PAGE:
These are all examples of things that could be part of your cultivation plan.  I encourage you to ensure that you are thinking about a myriad of approaches to tend and nurture your community as you do any garden.  Good luck and continue to reach out to me with your feedback and
questions.  There is no ‘right’ answer, rather it’s the journey, so consider it an adventure of how you can entice the wild horses to drink from a

Got a Community tattoo, notch or mark?

Last week I attended #JW11 and got to thinking about my personal ‘notch’ metaphorically speaking for a community leather belt.  When you are amongst amazing talent in your colleagues at a conference, it is infectious and one can start to feed off the energy in the room, which I did.  At the
same time, it was an opportunity to reflect on my personal mark in my professional field of Community Building as I had the opportunity to meet
people that I’d not yet had the honor to meet in this field.  Therefore, I challenge each of us as community weavers or managers to think about our legacies, our tattoos, notches or marks that we desire in our community lives.  Is it an adoption rate, a culture shift, a new technology, or new idea?  It’s a very personal manner how one defines their personal mission statement or their approach to the shiny quarter.  Which is why I implore that each of us in our field spends some time quarterly to reflect on our approaches in communication, technology and stewardship?

Lastly, I was relieved when I reviewed the definition of community in Wikipedia, since the sociologists are also confused on the term, Community, as it means something to everyone in a different way.   “In sociology, the concept of community has led to significant debate, and sociologists are yet to reach agreement on a definition of the term. There were ninety-four discrete definitions of the term by the mid-1950s.[1]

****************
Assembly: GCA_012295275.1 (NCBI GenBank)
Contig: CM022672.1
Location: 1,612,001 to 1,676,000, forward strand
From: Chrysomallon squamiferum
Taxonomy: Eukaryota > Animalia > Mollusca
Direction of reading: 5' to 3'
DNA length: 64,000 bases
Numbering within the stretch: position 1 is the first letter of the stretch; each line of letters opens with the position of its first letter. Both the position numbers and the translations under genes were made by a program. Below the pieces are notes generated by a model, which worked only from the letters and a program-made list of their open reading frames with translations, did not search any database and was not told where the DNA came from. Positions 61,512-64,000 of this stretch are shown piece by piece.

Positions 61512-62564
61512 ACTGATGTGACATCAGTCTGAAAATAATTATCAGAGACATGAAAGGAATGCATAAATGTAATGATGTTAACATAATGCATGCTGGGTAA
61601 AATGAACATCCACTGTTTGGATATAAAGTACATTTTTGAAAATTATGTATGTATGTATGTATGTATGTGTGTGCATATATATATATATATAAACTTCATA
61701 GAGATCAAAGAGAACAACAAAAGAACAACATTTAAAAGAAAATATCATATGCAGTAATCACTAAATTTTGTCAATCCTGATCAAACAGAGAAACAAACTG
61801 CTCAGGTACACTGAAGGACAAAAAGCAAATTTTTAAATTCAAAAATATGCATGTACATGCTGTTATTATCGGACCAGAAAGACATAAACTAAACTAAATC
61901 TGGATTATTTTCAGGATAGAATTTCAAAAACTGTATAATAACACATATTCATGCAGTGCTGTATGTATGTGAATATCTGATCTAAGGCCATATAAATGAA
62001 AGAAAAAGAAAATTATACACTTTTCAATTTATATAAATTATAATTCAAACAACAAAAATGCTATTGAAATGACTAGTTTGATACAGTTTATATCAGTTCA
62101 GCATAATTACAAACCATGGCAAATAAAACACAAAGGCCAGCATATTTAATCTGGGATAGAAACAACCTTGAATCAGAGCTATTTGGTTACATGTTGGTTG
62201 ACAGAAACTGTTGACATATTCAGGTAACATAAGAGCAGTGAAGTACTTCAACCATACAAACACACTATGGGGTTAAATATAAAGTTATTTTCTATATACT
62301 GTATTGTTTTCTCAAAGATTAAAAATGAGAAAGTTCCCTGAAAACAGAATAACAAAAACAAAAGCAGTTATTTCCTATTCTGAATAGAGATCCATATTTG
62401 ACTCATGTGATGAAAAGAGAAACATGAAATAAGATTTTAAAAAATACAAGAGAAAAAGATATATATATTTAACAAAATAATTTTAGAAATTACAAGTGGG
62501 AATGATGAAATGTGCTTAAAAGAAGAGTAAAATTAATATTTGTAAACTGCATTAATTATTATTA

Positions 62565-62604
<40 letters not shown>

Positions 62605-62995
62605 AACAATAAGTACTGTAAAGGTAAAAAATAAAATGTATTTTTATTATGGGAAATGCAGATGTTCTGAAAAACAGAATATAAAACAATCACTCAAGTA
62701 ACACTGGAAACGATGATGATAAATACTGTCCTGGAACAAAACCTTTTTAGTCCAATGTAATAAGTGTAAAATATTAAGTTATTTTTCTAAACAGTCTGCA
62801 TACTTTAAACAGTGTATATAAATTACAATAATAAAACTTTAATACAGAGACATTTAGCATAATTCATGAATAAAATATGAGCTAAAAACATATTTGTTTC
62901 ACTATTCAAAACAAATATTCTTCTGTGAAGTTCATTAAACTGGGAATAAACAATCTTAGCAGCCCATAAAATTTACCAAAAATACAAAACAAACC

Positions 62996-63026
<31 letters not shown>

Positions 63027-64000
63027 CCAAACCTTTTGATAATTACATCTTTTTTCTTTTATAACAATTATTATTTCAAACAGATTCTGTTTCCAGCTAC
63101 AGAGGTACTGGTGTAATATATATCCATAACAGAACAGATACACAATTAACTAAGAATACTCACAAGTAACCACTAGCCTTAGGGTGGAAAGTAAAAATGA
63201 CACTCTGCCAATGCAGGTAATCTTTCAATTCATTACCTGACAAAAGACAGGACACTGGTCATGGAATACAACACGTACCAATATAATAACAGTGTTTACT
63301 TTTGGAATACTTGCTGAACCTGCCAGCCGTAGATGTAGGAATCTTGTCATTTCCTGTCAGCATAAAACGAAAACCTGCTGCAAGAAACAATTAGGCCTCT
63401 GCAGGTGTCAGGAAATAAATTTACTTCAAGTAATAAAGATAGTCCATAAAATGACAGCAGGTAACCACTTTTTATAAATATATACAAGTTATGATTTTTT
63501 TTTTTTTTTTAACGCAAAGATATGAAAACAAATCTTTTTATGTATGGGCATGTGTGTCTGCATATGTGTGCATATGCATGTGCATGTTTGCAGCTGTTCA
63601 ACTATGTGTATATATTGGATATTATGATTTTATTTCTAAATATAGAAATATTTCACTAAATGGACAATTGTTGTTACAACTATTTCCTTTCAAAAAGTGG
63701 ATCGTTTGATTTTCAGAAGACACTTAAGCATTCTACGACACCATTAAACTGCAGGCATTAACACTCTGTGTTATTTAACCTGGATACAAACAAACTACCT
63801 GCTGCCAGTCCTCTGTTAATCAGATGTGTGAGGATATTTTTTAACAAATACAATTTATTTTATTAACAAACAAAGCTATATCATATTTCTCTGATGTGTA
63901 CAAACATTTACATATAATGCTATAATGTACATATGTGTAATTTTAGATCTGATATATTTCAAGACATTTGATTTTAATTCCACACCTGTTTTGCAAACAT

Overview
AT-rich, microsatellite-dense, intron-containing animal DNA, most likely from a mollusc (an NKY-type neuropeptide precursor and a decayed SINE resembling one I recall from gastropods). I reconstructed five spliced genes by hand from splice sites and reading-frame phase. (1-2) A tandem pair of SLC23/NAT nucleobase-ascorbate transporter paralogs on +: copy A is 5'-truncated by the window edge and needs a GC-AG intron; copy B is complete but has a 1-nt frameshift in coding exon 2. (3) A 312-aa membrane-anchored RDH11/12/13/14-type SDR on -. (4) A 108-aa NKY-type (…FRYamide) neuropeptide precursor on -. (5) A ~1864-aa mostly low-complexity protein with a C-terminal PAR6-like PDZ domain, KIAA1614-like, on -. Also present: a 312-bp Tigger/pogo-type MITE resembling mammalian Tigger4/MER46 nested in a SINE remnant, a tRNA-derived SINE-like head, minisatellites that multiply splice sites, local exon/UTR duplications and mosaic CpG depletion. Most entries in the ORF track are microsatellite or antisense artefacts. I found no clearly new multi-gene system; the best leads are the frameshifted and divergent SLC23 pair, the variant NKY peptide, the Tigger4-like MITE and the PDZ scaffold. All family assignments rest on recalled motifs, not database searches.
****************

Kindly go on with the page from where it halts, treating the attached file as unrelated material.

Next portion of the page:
Community Valor

MerriamWebster’s defines valor as, “strength of mind or spirit that enables a person to encounter danger with firmness: personal bravery.”  Whether you are working with an organization or an individual on their personal behavior or knowledge blind spots, you should come to the table prepared with your valor, so as to be prepared for backlash or other fears, which is outlined nicely in the Align Consulting presentation.

I was speaking with a KM Leader recently for a billion dollar company about how his Communities budget was cut and how it’s going to be a challenge to embed in this critical collaborative program into the day to day lives of individuals given the current economic environment
as well as the time that individuals have to invest in realizing business goals.  I coached him to be resilient and speak with others in the field about their programs on the cheap and what has worked for them, as we have all been through difficult economic times within  organizations and it often helps to talk with others in the same space.  But more than anything I’ve found that it requires deep focus on the business outcomes and clarity of mind to allow you to not get discouraged yet channel your passion and energy into a more positive manner that allows you to be brave, while taking risks and weathering the storm.    During times like these that I find solace in professional network as they provide much needed fuel for standing firm with valor. These can take different forms for different individuals- but indeed it’s the journey that is the most important and I’ve personally found that VALOR is a word that I wear with pride, like a flag, it a  symbol, a reminder to focus on the future with hope and possibilities.